The term "house" in Hebrew has a double meaning -- as it does in Greek and English. David uses it in a material sense, a physical "house" for the Lord -- a temple. But God through Nathan uses the word in a figurative sense as dynasty, household, descendants -- the House of David.
5. A Son Who Will Build the Temple (7:12-13).
"12 When your days are over and you rest with your fathers, I will raise up your offspring to succeed you, who will come from your own body, and I will establish his kingdom. 13 He is the one who will build a house for my Name." (7:12-13a)
God now speaks concerning David's natural descendant, in particular one of his own sons, who will build the temple. This promise is fulfilled in Solomon, a son not yet born, the second son of David and Bathsheba.
6. An Everlasting Kingdom (7:13).
"... And I will establish the throne of his kingdom forever." (7:13a)
The final -- and amazing -- provision of this covenant is a kingdom that will last forever. Most dynasties don't last more than a few centuries at the most. But this kingdom that God reveals will be eternal.
Ten psalms presuppose this covenant with David, the so-called Royal Psalms (2, 18, 20, 21, 45, 72, 89, 101, 110, 144).
Q2. (2 Samuel 7:8-13) What are the main promises of the
Davidic Covenant? Are these promises conditional or unconditional? Why does
conditionality make a difference? Which of these promises is most important to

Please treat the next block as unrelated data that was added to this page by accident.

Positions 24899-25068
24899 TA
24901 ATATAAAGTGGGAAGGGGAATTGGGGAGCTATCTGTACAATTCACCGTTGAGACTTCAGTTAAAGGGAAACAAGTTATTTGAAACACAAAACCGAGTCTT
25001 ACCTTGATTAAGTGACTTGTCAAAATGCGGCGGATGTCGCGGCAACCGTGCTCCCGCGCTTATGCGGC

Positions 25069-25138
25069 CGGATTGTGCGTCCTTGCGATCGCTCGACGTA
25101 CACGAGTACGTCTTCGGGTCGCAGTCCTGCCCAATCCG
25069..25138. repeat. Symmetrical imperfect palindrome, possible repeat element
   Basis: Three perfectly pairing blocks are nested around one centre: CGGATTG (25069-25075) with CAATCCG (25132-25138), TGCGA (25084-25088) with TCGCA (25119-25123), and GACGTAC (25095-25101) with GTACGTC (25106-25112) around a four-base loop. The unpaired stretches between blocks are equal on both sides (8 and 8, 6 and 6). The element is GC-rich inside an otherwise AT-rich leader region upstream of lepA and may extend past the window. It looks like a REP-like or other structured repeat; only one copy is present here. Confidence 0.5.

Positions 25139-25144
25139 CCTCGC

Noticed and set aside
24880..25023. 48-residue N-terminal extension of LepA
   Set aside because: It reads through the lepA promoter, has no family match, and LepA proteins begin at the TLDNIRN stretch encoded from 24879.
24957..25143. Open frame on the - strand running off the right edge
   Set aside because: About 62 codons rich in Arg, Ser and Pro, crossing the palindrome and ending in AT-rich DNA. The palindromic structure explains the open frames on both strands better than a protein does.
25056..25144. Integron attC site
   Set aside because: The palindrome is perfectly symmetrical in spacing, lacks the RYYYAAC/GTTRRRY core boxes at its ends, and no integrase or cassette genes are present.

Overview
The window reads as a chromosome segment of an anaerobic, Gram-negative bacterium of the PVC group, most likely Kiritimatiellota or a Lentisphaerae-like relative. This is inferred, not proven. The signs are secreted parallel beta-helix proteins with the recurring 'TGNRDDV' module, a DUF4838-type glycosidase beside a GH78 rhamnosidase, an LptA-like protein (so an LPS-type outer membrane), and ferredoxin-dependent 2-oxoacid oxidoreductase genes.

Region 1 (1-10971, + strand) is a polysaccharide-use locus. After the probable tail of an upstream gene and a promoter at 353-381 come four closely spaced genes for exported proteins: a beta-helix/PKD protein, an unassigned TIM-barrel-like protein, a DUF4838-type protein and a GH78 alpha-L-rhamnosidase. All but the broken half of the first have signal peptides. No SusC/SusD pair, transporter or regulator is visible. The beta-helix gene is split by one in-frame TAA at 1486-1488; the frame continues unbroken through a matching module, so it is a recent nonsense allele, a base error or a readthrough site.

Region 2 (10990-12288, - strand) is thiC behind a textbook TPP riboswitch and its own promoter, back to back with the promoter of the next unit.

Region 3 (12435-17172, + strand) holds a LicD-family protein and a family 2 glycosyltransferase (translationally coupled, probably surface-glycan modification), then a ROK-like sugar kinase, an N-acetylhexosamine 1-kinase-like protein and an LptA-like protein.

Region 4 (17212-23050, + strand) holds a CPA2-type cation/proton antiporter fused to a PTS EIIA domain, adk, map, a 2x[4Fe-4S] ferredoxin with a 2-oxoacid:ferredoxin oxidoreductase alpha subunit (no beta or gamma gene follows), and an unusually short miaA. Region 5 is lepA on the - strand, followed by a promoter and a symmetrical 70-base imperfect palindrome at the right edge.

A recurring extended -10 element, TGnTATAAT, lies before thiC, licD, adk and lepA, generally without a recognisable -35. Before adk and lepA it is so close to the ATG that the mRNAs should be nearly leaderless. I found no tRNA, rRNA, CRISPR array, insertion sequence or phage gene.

you as a Christian?
The next verses spell out the terms of the everlasting kingdom. David and his descendants don't get a "blank check" to do whatever they want without reprimand. God will act towards them as a Father. Seldom in the Old Testament is God referred to as a personal Father, but here is an exception. God will treat David's descendants as his special sons.
"14 I will be his father, and he will be my son. When he does wrong, I will punish him with the rod of men, with floggings inflicted by men. 15 But my love will never be taken away from him, as I took it away from Saul, whom I removed from before you. 16 Your house and your kingdom will endure forever before me; your throne will be established forever." (7:14-16)
With sonship comes a Father's discipline. Perhaps you recall a passage in Proverbs (quoted in Hebrews 12:5-6):
"My son, do not despise the LORD's discipline
and do not resent his rebuke,
because the LORD disciplines those he loves,
as a father the son he delights in." (Proverbs 3:11-12)
God will not reject David's dynasty because of one of his descendant's sins. He will punish him severely, but he will not remove David's dynasty from the kingship as he did Saul's dynasty.
We see in David's life an example of God "punishing him with the rod of men, with floggings inflicted by men." In David's case, the chastisement came in the form of family problems and suffering from a coup by his son Absalom.
Nevertheless, the result of the David Covenant is rather remarkable. The kingdom split under Solomon's son Rehoboam. The split-off Northern Kingdom went through nine different royal dynasties before it ended in exile by the Assyrians in 722 BC. The Southern Kingdom of Judah, on the other hand, experienced just a single dynasty throughout the approximately 400 years between David ascending the throne until the final exile to Babylon in 587 BC. You can read about the sad end of the kings of Judah in 2 Kings 24-25.
Q3. (2 Samuel 7:14-16) There is a conditional aspect in
the Davidic Covenant -- that God will discipline David's descendants when they
sin. How did God discipline David and his descendants?
But what happened during and after the exile when the princes of David's dynasty were no longer upon the throne? Zerubbabel, grandson of Jehoiachin (one of the last kings of Judah), was governor of Judah during the exile and the restoration of the temple. But after 587 BC there were no sons of David upon the throne.